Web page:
Tutoring

Tutoring Center

School of Computing | Undergraduate Tutoring Center | Monday – Friday | MEB 3145

The tutor helped me write the things I would use, rather than smacking me with a brick of text. It helped me feel an understanding of the concepts we went over.

Pre-Major Student, Spring 2021

My tutor is really good at explaining concepts in various ways and doesn’t just give the answers away, but helps you to come to the answer yourself… It was so beneficial and I’m feeling optimistic about my class again.

Pre-Major Student, Spring 2021

Need some help with your computing courses?

The School of Computing (SOC) offers assistance for the concepts learned in our introductory- and intermediate-level computing courses. Our tutors have gained Full Major Status in Computer Science and Computer Engineering and have experienced many of the new challenges you are encountering right now! Learn more about our tutors here

Our center is a FREE 1:1 resource to utilize in addition to your courses’ TA services and instructor office hours, with drop in availability every weekday! To view what courses we are currently covering — as well as additional campus resources — click here.

Our tutors are available to meet with students via drop-in hours in our tutoring center. Drop-In sessions will also be held via zoom, be sure to check for your tutors individual zoom link and tutoring hours.

Have questions about the tutoring center? Email ugrad-help@cs.utah.edu


Spring 2024 Information

Schedule: The tutoring center will open January 16th and close April 23rd.

The tutoring center is closed during University Closures and holidays –

Locations: MEB 3145

MEB 3145 HOURS OF OPERATION

MONDAY TUESDAY WEDNESDAY THURSDAY FRIDAY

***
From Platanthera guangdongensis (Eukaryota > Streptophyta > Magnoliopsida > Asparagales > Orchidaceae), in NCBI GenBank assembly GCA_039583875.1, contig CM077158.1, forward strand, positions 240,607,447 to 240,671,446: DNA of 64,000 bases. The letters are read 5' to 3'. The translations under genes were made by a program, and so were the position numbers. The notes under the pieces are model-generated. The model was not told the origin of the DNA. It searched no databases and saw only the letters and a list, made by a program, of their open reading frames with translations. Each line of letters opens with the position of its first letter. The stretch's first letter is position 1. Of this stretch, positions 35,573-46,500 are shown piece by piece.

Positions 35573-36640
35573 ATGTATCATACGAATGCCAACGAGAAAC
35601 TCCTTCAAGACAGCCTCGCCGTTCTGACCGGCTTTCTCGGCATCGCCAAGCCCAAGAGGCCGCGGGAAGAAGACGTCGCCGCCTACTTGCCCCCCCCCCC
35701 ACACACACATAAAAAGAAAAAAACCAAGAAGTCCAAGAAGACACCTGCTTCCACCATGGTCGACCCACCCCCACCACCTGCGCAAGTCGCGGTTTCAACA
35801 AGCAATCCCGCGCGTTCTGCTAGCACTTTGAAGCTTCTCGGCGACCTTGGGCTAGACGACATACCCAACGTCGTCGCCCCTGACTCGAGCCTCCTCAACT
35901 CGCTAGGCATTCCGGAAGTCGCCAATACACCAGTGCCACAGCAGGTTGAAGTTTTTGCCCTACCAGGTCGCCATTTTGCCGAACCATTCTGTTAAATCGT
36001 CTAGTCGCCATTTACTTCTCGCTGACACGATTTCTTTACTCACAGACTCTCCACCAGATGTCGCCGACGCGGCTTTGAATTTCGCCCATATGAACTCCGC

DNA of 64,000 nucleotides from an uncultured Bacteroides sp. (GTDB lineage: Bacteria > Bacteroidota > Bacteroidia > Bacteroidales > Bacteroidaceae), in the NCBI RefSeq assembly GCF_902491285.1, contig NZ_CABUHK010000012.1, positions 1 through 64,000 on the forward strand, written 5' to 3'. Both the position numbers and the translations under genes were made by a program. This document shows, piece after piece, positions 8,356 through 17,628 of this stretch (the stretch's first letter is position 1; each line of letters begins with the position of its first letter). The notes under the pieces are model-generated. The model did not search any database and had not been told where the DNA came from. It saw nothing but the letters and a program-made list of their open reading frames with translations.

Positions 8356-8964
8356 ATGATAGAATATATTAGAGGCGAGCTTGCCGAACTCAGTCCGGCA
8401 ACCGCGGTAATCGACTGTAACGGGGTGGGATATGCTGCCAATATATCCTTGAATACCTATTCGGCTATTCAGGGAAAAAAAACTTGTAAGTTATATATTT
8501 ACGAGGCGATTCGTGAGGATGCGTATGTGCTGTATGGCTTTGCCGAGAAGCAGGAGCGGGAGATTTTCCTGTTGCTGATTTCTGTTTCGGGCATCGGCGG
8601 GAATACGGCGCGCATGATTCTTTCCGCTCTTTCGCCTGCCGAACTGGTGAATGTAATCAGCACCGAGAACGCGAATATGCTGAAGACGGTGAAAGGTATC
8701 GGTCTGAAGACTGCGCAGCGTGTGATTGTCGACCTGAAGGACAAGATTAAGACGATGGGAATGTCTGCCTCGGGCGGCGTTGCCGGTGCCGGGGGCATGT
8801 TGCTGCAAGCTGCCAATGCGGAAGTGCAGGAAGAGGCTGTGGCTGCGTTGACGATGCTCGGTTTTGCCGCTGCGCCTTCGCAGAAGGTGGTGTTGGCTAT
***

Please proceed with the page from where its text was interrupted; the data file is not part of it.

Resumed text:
11AM-7PM 8AM-5PM 10AM-7PM 8AM-6PM 9AM-5PM


Meet our Tutors

Student Photo

Hyrum Bailey

Major – Computer Engineering

Two of my favorite projects in CS 3500 are when we made a spreadsheet and a game. The game brought up a lot of little problems that I didn’t imagine would come up and it was awesome putting it all together.

I especially enjoyed 1400 and 1410. They were my first programming classes and I had great teachers in both of them. I love coding in general because it gives you the satisfaction of solving a problem.


Hyrum tutors: CS 1400, 1410, 1420, 2100, 2420, 3500, 3505, 3810, 4150 and COMP 1010, 1020

Hyrum’s Drop In Tutoring Zoom Link

Passcode: 208649

Below is Hyrum’s schedule


Student Photo

Toshi Mowery

Majors – Computer Science and Mathematics

Toshi is a CS Math double major who enjoys topics relating to algorithms and discrete math.

His video games of choice are currently Dota 2 and Magic the Gathering, but you can also find him playing the piano — everything from Beethoven to anime.

Favorite CS courses to tutor: CS 2100, 2420


Toshi tutors: CS 1400, 1410, 1420, 2100, 2420, 3500, 3505, 3810, 4150, and COMP 1010, 1020

Toshi’s Drop In Tutoring Zoom Link

Passcode: 580545

Below is Toshi’s schedule


Theo Kremer

Majors – Computer Science

Theo’s a passionate computer science tutor with a keen interest in full-stack development. He’s able to break down complex concepts into easily understandable terms. When not tutoring, he enjoys exploring new technologies, engaging in creative projects, and rock climbing

Favorite courses to tutor: CS2420 CS3500


Theo tutors: CS 1400, 1410, 1420, 2100, 2420, 3500, 3505, and 3810.

Theo’s Drop In Tutoring Zoom Link

Meeting ID: 727 0615 9455
Passcode: 3B0GhU

 

Below is Theo’s schedule


Aidan Bauer

Majors – Computer Science

Hi! I’m Aidan. I’m a sophomore CS major from New Hampshire. Outside of school I love to ski, climb and hike. Feel free to drop into the tutoring center during my hours and I am happy to help.


Aidan tutors: CS 1400, 1410, 1420, 2420, 2100, and 3500.

Aidan’s Drop In Tutoring Zoom Link

Below is Aidan’s schedule


Surbhi Saini

Majors – Computer Science

Hi everyone! I’m Surbhi and I’m originally from India with a passion for computer science because of its problem solving skills and I enjoy solving the challenges encountered while coding! I found CS 3500 very interesting and fun since the concepts in all assignments come together in the end as a working application. Outside of college, I love to travel, watch movies, play board games and also hang out with friends!


Surbhi Tutors: CS 1400, CS 1410, CS 1420, 3500 and CS 3505

Surbhi’s Drop In Tutoring Zoom Link

Below is Surbhi’s schedule


Emily Best

Majors – Computer Science